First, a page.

Our school places a strong emphasis on individualised education, with our literacy program serving as a cornerstone. Rooted in the latest research, this program encompasses Reading, Writing, Spelling, Speaking, and Listening on a daily basis. Speaking and listening skills are integrated across the curriculum, while reading is approached strategically, incorporating various strategies tailored to each student's unique needs. In writing, our focus is on nurturing high-quality student compositions through consistent teaching practices and exemplary instruction. The school's literacy program is firmly grounded in current research and plays a pivotal role in addressing the unique needs of each student. We partnered with educational consultant Ms. Deborah Sukarna to enhance knowledge and expertise in literacy and teaching practices, resulting in the development of a consistent instructional model.


  • Reading is a strategic and reflective process, incorporating modelled reading, shared reading, guided reading, and independent reading. Oral language, phonemic awareness, phonological knowledge, fluency and vocabulary are taught explicitly. These practices also provide explicit instruction in comprehension (see below). 
  • The aim is to equip students with a broad array of reading strategies and foster an understanding of how to apply them, thereby enabling them to become independent and successful readers.


  • The Writer's Workshop model (see below), in conjunction with the 6+1 Writing Traits (voice, ideas, conventions, organisation, word choice, sentence fluency and presentation) is employed at all school levels, emphasising purposeful writing and deep thinking. The traits are explicitly taught at a  student's point of need.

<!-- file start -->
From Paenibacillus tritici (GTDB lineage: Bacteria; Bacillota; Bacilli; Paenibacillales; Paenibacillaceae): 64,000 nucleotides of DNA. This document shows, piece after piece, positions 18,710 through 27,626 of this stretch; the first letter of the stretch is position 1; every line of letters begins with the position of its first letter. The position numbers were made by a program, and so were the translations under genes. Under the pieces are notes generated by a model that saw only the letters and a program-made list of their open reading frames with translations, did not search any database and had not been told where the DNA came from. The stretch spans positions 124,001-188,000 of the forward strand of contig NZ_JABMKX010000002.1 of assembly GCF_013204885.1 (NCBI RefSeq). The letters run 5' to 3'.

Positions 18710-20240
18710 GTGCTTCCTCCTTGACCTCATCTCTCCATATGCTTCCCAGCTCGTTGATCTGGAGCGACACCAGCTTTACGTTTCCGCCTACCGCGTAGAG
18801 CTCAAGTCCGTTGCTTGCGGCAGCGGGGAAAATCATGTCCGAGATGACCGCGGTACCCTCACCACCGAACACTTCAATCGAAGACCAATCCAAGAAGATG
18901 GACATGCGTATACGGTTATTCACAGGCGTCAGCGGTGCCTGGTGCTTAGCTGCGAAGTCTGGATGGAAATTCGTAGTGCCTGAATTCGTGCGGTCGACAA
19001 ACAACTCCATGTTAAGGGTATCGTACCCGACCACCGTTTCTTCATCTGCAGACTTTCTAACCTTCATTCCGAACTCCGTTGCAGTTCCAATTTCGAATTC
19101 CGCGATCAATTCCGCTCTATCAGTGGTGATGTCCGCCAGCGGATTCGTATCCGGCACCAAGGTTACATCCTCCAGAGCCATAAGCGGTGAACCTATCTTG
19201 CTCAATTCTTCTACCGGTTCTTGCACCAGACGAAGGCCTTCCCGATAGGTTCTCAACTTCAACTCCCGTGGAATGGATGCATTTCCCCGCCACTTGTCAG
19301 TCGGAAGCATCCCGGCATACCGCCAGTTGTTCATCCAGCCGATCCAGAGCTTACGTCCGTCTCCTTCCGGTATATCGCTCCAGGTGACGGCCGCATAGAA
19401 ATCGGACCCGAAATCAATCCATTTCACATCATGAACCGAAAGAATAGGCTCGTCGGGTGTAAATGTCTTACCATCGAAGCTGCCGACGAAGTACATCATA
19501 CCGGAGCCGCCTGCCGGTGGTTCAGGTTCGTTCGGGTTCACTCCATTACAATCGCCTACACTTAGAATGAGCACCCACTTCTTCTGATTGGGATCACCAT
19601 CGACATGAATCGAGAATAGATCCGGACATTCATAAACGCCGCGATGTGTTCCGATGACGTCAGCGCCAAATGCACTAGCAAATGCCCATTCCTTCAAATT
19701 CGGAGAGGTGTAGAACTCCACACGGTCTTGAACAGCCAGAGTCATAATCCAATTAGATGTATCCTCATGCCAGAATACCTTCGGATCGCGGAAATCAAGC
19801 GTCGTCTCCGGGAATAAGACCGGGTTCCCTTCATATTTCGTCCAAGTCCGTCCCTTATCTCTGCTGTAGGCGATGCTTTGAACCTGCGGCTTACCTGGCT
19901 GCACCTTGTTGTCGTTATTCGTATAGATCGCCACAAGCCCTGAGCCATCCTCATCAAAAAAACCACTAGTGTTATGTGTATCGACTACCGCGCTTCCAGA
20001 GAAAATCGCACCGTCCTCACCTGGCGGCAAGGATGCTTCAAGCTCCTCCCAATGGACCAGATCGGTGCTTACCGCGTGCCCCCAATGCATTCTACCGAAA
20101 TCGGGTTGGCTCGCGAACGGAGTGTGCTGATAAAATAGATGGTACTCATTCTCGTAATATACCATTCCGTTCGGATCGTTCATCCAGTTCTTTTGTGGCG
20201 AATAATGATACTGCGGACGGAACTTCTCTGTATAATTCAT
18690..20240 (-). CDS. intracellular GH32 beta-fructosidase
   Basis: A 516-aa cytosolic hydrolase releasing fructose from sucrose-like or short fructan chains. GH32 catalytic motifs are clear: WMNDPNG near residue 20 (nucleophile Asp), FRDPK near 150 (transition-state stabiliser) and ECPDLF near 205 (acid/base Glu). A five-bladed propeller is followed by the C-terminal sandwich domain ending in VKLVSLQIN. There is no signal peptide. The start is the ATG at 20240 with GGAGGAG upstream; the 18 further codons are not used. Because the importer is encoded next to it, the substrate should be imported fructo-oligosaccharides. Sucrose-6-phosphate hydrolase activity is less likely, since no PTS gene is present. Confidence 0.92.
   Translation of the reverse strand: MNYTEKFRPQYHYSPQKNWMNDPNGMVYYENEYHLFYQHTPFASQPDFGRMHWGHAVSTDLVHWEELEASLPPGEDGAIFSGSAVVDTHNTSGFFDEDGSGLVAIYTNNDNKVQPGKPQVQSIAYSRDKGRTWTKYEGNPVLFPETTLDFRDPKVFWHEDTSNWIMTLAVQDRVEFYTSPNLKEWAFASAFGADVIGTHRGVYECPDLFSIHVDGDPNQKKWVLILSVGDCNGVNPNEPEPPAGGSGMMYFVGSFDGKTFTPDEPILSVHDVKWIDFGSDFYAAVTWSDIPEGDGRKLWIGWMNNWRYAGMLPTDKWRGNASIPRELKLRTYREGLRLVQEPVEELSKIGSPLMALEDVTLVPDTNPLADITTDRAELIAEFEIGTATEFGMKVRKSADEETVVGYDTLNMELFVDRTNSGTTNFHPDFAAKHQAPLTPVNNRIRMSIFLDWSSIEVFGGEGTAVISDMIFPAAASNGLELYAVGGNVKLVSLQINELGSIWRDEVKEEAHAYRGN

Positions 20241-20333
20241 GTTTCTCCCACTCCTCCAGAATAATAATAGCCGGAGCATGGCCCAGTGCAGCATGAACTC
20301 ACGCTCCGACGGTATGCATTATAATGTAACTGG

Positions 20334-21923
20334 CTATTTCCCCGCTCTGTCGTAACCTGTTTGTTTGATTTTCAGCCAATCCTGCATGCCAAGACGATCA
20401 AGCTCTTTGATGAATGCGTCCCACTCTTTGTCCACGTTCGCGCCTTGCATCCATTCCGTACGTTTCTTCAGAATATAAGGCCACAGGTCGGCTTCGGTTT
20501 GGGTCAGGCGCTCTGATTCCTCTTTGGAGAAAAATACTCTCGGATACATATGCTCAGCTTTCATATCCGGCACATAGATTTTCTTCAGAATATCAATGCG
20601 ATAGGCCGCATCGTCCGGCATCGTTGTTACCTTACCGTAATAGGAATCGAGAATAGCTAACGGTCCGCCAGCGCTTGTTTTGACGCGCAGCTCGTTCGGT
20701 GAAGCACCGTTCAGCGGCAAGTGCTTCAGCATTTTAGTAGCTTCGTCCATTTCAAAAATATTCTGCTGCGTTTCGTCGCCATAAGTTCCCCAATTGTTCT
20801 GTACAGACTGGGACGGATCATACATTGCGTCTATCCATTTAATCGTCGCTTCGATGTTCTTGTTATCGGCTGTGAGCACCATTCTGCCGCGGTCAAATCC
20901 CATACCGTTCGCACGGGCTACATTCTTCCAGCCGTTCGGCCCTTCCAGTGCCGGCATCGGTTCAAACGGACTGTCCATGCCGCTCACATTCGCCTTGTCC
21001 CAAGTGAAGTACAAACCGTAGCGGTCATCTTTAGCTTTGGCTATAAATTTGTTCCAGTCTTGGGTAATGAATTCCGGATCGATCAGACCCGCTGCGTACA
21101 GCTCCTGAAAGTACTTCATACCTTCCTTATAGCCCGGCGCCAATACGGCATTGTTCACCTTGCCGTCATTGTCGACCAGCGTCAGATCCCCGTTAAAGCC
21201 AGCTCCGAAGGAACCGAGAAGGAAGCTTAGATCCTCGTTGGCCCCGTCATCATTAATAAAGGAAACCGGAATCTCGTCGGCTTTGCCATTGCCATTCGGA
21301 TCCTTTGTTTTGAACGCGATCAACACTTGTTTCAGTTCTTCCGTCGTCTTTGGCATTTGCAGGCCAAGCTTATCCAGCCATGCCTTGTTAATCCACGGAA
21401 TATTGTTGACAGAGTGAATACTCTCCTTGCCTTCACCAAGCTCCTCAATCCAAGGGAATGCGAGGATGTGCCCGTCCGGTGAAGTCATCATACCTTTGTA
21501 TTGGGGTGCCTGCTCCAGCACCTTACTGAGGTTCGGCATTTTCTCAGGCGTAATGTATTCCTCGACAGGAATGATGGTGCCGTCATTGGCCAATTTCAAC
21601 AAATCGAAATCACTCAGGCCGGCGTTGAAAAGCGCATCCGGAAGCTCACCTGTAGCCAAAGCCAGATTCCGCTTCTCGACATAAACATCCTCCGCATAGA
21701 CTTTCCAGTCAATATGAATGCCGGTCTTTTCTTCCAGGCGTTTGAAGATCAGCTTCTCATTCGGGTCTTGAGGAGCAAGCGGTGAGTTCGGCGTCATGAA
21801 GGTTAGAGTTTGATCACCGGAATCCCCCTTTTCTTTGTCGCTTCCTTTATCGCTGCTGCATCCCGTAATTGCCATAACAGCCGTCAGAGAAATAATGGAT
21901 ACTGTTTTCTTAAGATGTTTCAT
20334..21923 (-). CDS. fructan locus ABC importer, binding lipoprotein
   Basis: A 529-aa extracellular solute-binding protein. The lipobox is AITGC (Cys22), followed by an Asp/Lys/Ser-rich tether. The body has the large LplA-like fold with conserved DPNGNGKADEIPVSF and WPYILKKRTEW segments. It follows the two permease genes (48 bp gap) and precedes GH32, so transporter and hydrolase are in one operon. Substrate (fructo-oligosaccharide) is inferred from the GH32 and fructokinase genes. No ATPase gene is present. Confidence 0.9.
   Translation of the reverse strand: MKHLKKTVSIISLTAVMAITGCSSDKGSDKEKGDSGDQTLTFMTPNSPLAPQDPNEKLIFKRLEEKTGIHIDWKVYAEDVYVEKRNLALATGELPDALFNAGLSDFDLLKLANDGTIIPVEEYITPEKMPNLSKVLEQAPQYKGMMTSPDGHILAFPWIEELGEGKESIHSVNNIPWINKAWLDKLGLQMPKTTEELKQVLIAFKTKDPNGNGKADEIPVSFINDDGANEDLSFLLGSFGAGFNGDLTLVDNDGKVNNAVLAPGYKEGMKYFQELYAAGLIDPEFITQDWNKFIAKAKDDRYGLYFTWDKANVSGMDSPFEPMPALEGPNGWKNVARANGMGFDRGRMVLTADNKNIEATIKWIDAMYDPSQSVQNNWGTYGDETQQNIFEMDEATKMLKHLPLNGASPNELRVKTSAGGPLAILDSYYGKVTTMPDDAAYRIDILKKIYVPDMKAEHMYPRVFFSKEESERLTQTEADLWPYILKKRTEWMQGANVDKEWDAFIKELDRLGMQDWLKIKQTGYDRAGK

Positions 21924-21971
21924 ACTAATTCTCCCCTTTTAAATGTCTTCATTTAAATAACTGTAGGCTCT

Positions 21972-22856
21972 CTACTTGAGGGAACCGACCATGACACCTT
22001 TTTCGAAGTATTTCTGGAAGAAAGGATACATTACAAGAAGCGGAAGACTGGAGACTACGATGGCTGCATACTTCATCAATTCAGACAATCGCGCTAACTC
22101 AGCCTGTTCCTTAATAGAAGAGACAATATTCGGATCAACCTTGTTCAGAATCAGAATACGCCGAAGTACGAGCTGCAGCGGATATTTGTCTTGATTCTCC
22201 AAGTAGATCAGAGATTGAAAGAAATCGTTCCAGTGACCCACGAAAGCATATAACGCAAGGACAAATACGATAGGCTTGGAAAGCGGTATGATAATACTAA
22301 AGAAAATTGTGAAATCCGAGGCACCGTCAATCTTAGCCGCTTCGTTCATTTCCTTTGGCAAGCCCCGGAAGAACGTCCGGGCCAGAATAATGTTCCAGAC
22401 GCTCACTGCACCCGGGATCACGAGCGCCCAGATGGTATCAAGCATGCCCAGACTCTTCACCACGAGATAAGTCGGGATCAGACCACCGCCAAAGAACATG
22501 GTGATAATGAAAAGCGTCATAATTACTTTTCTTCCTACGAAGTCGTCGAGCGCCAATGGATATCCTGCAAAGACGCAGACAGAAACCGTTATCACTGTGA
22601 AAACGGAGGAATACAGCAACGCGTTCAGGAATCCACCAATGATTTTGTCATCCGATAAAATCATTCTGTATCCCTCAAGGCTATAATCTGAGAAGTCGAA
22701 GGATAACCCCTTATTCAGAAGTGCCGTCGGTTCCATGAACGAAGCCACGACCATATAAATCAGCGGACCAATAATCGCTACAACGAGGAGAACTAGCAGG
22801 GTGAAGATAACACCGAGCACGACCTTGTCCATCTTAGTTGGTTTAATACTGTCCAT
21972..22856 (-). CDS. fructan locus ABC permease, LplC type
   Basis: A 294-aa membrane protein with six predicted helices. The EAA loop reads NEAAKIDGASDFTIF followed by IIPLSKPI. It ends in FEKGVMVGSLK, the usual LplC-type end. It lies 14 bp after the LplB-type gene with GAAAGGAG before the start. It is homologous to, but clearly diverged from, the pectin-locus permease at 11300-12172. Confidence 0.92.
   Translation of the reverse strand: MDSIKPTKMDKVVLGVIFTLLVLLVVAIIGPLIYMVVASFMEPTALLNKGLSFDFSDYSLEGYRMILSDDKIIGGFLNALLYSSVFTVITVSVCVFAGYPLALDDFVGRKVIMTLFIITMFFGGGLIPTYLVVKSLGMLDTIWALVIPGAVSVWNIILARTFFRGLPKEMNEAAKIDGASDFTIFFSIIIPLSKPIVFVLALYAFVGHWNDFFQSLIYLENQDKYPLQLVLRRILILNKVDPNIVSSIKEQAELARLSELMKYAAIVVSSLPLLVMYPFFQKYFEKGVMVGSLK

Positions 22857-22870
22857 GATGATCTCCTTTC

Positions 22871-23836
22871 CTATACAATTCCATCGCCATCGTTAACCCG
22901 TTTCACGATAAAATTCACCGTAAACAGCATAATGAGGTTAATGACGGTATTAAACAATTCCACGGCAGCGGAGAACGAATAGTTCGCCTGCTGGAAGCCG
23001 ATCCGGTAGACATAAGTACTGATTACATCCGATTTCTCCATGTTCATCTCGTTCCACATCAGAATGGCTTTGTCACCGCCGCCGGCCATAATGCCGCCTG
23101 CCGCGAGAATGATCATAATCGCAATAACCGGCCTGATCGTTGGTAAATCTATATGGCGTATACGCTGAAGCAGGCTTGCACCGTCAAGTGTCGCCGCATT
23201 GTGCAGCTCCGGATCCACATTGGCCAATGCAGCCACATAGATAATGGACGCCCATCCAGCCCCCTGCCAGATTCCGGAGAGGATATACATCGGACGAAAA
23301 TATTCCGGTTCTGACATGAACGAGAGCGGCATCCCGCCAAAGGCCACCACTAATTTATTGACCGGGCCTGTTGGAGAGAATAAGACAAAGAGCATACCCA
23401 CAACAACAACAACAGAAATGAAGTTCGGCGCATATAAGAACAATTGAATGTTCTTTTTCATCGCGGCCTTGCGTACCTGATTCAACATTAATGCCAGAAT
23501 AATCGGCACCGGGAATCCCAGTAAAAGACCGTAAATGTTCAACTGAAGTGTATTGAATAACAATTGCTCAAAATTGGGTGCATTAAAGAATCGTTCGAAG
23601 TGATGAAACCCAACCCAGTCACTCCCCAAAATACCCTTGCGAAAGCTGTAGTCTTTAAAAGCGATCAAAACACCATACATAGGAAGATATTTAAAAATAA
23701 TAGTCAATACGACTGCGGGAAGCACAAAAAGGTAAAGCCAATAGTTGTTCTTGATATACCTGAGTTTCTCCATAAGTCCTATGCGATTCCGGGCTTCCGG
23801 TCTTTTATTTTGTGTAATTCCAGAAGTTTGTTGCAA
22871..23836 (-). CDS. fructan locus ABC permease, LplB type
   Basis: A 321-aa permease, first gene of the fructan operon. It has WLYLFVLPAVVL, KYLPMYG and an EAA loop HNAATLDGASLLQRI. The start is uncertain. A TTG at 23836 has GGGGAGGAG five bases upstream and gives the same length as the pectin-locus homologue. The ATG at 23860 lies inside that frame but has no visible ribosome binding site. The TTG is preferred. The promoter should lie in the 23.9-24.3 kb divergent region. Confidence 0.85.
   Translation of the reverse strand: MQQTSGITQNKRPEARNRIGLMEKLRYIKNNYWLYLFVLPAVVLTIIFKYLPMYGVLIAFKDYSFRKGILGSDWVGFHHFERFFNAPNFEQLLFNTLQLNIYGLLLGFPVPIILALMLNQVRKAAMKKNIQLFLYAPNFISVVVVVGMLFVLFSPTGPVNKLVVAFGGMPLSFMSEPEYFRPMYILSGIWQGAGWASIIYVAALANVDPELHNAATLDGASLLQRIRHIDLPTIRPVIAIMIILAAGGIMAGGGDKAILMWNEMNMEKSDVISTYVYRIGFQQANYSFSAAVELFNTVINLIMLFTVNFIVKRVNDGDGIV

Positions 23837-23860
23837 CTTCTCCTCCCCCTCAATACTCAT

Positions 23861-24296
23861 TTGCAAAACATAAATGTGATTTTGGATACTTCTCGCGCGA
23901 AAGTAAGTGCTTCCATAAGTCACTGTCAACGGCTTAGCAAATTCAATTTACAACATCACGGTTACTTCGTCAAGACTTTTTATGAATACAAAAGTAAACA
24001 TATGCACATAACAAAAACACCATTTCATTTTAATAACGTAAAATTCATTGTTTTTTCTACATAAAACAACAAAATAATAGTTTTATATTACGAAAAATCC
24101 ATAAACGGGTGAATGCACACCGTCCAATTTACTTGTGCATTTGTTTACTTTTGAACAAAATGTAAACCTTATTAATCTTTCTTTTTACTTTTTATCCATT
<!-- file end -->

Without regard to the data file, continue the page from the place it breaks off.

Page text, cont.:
• Empowers students to become independent writers who take ownership of their writing projects, making decisions about content, style, and revisions by utilising a variety of resources and writing tools.
  • Emphasises the teaching of grammar within the context of student writing, enabling learners to apply grammatical rules and conventions practically while crafting their compositions.


  • Students are explicitly taught a range of strategies in order to internalise them and use them interactively to produce correct spelling. There are three major spelling strategies - visual, sound/symbol and morphemic. Other strategies used are: analogy strategies (the ability to consider words they know when faced with writing new words - ‘tree and duck can spell truck’); and reference strategies.